Published Aug 29, 2009When Spirits singer Brad Germain couldn't help but blurt out early in his band's set, "Did that just really fucking happen?" he was only echoing the thoughts of the other 250 fans who got to witness a surprise club performance by the Pixies. Ostensibly a warm-up for their Virgin Fest set the following day, as well as their upcoming Doolittle tour, the night managed to be a well-kept secret, even though it was intended to mark the launch of the self-titled debut album by hometown favourites Spirits.
Composed of former Marble Index front-man Germain, along with ex-Miniatures Ian Smith on guitar and Nick Skalkos on drums, the trio did an admirable job following their heroes, with a tight and animated run-through of the album's ten tracks. Straddling the line between dance pop and stadium rock, tracks like "Controlled Wildfires" and "When the Sun Gets in My Eyes" are can't-miss hits, and the band showed that they can be just as potent on stage.
Still, few artists would want to put that to the test following a 25-song set by the Pixies. At first, the quartet looked as shocked as the crowd to be there, opening with "Something Against You" and "Dead" without any fanfare from Black Francis, dressed - appropriately - all in black. But once Kim Deal's infectious personality starting revealing itself a few songs later, she asked, "You knew it was going to be us, right?" and the night finally took on some much-needed house party elements.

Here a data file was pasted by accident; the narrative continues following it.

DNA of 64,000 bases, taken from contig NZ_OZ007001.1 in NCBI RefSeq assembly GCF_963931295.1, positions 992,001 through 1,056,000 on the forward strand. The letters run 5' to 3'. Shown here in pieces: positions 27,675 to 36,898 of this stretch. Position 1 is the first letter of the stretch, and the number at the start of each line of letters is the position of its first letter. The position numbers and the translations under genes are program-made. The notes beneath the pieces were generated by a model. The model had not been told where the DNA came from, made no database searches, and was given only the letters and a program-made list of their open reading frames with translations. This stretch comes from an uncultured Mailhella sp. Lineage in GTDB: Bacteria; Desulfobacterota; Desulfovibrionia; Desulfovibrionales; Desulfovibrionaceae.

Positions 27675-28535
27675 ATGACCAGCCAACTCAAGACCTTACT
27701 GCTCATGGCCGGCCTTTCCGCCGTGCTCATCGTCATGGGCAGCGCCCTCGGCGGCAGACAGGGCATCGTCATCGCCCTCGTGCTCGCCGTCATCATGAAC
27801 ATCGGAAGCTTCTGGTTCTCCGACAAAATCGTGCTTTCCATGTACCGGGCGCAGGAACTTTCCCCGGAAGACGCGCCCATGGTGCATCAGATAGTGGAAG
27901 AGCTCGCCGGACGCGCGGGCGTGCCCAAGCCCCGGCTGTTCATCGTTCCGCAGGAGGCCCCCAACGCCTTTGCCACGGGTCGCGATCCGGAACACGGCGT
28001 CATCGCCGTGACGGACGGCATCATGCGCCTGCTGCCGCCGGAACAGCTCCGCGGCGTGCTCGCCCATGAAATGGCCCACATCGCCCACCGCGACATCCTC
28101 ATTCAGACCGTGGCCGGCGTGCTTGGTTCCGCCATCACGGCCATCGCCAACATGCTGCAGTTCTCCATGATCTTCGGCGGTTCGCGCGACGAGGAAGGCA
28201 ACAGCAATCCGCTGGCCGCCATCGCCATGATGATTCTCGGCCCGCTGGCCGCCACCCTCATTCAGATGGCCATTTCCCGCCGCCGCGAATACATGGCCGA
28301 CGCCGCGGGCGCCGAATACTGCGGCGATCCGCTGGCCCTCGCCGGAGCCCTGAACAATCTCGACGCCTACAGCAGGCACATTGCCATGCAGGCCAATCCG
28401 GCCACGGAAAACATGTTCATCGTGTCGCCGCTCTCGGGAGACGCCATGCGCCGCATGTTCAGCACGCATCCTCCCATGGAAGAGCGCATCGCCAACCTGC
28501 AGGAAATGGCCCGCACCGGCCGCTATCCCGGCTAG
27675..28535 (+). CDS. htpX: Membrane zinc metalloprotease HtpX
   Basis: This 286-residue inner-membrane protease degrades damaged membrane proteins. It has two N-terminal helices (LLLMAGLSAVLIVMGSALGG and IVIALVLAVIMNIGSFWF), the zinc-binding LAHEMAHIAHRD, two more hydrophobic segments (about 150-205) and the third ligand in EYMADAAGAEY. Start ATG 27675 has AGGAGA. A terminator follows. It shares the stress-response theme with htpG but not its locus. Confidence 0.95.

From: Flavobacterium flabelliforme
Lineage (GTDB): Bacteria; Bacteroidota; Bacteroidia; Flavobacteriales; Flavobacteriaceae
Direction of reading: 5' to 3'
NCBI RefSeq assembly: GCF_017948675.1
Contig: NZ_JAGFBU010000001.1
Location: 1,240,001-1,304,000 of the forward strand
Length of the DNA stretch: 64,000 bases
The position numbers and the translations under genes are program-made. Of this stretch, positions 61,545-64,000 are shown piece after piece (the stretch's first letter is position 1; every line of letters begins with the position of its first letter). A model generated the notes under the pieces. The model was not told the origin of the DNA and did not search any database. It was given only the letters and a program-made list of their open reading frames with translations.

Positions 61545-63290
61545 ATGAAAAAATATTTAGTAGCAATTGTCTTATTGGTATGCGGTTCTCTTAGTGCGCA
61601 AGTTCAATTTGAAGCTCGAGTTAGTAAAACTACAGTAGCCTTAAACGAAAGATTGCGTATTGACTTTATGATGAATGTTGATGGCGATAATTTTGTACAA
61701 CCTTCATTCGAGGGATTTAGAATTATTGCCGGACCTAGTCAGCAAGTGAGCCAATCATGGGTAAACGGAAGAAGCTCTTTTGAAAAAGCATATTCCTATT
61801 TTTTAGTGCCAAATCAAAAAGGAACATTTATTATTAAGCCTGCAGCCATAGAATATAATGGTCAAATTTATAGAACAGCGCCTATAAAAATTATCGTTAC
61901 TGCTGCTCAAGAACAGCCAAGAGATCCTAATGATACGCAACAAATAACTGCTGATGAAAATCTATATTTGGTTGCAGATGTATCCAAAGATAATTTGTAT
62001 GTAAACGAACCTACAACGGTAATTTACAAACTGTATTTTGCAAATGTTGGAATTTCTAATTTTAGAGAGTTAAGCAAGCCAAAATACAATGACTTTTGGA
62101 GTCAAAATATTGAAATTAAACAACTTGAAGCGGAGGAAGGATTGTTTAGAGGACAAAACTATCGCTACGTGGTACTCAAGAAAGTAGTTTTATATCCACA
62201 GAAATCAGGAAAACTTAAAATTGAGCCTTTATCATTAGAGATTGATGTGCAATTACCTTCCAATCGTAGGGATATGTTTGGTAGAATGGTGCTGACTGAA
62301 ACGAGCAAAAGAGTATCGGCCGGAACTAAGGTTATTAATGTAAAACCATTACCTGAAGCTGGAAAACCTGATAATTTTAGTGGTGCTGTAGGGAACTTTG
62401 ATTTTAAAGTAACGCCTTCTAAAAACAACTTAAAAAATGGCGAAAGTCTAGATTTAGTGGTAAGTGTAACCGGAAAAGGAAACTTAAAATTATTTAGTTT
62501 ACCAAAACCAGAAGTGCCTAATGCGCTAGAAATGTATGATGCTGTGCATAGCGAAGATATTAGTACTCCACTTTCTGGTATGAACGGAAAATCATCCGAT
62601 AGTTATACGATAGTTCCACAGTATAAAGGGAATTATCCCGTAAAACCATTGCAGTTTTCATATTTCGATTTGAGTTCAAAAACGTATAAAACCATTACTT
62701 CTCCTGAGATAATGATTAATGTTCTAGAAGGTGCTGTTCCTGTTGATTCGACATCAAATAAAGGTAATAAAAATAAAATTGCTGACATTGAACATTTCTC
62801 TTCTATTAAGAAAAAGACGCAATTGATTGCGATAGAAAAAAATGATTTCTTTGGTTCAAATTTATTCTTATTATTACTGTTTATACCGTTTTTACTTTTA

It was nothing but classics from then on, with only songs from Bossanova being omitted. As "Wave of Mutilation" marked the halfway point, even lead guitarist Joey Santiago seemed eager to step out of the shadows on stage left, laying down his trademark solos with more wild abandon than earlier in the show. By the final third, it had fully become a fan's wet dream as the band hit their stride with "Here Comes Your Man," "Debaser," "Monkey Gone to Heaven, "Where Is My Mind" and "Gigantic." Deal was nearly jumping out of her shoes herself on closer "Into the White," and at its conclusion, drummer David Lovering warmly acknowledged the audience.
While the never-ending Pixies reunion rolls on without any sign of new material, there are surprisingly no traces of self-parody, even if recent tours have at times been business-like. On this night, the Pixies proved that, when lured into a small club, their shared experiences over the past two decades have only strengthened the legend.